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Local

Marklund's day school clears 1st hurdle with ZBA approval

All parties to continue work on parking, traffic issues

A rendering of the proposed two-story therapeutic day school at Marklund at Mill Creek near Geneva. The Kane County Zoning Board of Appeals approved an amendment to Marklund's original planned unit development. Marklund officials pledged to work with neighbors to address concerns about traffic and parking.
A rendering of the proposed two-story therapeutic day school at Marklund at Mill Creek near Geneva. The Kane County Zoning Board of Appeals approved an amendment to Marklund's original planned unit development. Marklund officials pledged to work with neighbors to address concerns about traffic and parking.

GENEVA – The Kane County Zoning Board of Appeals unanimously April 9 recommended approval for a petition for a day school on the Marklund at Mill Creek campus in Blackberry Township near Geneva.

After meeting with neighbors concerned about the height of its proposed three-story building, Marklund reduced its request to a two-story building.

Marklund is a residential facility for 96 adults with profound developmental disabilities.

But this petition is for an amendment to its original planned unit development for a year-round school from 8:45 a.m. to 2:45 p.m.

Marklund CEO Gil Fonger said it would serve 30 children who are profoundly disabled, non-ambulatory and non-verbal, and 36 children on the autism spectrum, from ages 3 to 21.

“The third story was for potential expansion,” Fonger said. “We had first designed this for Phase 1 and Phase 2. But it’s a relatively small site and so we realized to make room for Phase 2, we’d have a lot of compromises, so we decided to keep it Phase 1.”

All the classrooms will be on the first and second floor, so after talking to neighbors, they determined two floors would be sufficient, Fonger said.

Kane County Board member Drew Frasz, R-Elburn, said Fonger met with neighbors as did he, to address their concerns for the size of the building, dumpsters, garbage pickup, parking, traffic and stop signs.

“Marklund made some major concessions,” Frasz said. “Removing the third floor was No. 1. … I’d say at this point, we’re pretty much down to the parking issue and discussion of landscaping.”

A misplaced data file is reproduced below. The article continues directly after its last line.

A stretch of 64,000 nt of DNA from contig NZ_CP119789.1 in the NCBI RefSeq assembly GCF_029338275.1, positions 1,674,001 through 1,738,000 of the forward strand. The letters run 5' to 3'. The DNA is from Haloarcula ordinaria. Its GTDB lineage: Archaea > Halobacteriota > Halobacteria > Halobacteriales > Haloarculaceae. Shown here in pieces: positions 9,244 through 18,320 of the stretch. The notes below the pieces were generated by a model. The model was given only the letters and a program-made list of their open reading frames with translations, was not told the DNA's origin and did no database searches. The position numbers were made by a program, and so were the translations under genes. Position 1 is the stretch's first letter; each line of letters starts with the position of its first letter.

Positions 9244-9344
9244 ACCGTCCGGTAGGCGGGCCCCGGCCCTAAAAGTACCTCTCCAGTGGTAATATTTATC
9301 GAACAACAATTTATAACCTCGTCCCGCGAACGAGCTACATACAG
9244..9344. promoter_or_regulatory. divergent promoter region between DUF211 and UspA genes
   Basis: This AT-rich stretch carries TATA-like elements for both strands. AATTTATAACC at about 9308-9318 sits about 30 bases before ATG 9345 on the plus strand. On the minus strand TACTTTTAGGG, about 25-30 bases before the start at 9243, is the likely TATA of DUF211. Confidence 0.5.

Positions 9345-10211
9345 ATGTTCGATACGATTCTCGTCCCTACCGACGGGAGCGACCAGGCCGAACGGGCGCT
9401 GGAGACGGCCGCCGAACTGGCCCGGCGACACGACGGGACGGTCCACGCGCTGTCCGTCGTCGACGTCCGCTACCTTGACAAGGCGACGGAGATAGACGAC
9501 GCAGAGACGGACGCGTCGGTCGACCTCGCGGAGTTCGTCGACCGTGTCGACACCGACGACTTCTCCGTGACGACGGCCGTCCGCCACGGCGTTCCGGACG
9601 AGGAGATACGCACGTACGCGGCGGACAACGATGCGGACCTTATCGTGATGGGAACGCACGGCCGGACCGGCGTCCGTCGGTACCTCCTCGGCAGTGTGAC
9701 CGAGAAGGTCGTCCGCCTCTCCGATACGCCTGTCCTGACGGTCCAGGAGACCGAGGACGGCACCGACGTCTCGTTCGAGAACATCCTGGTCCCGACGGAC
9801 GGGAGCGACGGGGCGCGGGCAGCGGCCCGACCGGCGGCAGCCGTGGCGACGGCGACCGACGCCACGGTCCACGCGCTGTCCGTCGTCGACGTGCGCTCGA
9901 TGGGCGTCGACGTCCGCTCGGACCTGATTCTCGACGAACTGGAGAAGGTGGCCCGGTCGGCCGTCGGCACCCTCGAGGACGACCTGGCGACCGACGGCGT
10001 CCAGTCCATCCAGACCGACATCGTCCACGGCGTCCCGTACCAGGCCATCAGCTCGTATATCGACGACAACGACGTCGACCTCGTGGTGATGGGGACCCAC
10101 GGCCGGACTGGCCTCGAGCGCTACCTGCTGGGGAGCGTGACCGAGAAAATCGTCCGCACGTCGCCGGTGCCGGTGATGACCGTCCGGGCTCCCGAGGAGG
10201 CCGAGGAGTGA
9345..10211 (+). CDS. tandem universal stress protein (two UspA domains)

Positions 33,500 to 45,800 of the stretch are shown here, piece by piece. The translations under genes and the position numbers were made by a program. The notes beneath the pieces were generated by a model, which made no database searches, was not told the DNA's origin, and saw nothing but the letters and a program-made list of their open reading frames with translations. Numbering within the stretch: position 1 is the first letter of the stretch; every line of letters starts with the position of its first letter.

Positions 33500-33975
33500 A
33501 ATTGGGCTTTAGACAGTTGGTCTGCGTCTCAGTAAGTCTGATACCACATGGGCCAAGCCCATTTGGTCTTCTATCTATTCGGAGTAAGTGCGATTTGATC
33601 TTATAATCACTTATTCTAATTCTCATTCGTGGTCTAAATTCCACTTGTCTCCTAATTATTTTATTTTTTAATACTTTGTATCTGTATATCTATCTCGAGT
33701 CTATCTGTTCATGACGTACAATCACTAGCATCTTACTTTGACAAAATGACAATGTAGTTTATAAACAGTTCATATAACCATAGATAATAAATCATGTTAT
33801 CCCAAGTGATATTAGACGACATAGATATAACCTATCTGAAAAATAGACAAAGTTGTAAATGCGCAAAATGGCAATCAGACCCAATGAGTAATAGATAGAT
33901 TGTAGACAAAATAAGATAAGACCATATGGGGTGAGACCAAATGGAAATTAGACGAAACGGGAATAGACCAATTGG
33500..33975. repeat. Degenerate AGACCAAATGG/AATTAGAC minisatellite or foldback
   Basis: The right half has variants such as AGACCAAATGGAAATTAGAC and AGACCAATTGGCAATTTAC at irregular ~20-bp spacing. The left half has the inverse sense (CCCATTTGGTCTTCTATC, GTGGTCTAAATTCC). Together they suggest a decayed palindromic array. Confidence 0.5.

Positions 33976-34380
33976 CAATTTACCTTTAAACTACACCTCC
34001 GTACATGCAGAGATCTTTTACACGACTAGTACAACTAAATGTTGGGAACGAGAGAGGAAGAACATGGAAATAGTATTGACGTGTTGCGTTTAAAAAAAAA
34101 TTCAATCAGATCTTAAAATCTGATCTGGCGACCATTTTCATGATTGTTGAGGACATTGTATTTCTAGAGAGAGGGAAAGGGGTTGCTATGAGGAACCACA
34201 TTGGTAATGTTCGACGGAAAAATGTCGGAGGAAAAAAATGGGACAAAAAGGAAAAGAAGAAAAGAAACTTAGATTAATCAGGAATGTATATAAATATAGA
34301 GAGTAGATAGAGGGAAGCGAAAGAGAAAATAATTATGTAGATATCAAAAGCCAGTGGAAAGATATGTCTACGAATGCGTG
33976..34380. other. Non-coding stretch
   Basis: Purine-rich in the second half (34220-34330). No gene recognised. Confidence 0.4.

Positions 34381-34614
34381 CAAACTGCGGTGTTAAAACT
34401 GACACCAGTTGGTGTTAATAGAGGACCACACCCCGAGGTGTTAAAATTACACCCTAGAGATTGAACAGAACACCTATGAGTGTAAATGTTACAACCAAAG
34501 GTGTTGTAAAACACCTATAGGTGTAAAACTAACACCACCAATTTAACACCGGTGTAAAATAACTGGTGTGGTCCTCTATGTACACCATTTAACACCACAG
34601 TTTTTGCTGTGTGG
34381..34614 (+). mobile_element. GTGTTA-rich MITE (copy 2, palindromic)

In particular, there is parking for overnight staff, but Fonger said they would figure out how to restrict it so employees' cars would face the facility and not the nearby homes.

Neighbor David Johnson, who lives in the 39W500 block of South Hyde Park, testified that his concern was for two blind corners on a winding road coming from Main Street.

Johnson also questioned the adequacy of the turn lanes from Main Street.

Kelly Connolly of Sam Schwartz Engineering, said the turn lanes are adequate for the site. Connolly said the traffic to and from the school would be before or after peak morning and evening traffic.

Connolly said they recommended stop signs on the private drives through the campus and the striping for the stop sign at Wyatt Drive.

“I live there,” Johnson said. “You better slow down before you go down that corner.”

Frasz said he would see if a four-way stop is possible at Hyde Park and Wyatt Drive, which is currently a two-way stop.

The ZBA’s recommendation will go to the Development Committee at its May 21 meeting, giving Marklund, the neighbors and transportation officials an opportunity to address the parking and traffic issues.

The measure would then go to the June 11 Kane County Board meeting for final action.

"We are very happy to have received a unanimous vote from the Kane County Zoning Board tonight," Fonger stated in an email. “We continue to be committed to working with our neighbors, as much as possible, to soften the impact of this new educational resource for children throughout the greater Kane County area.”

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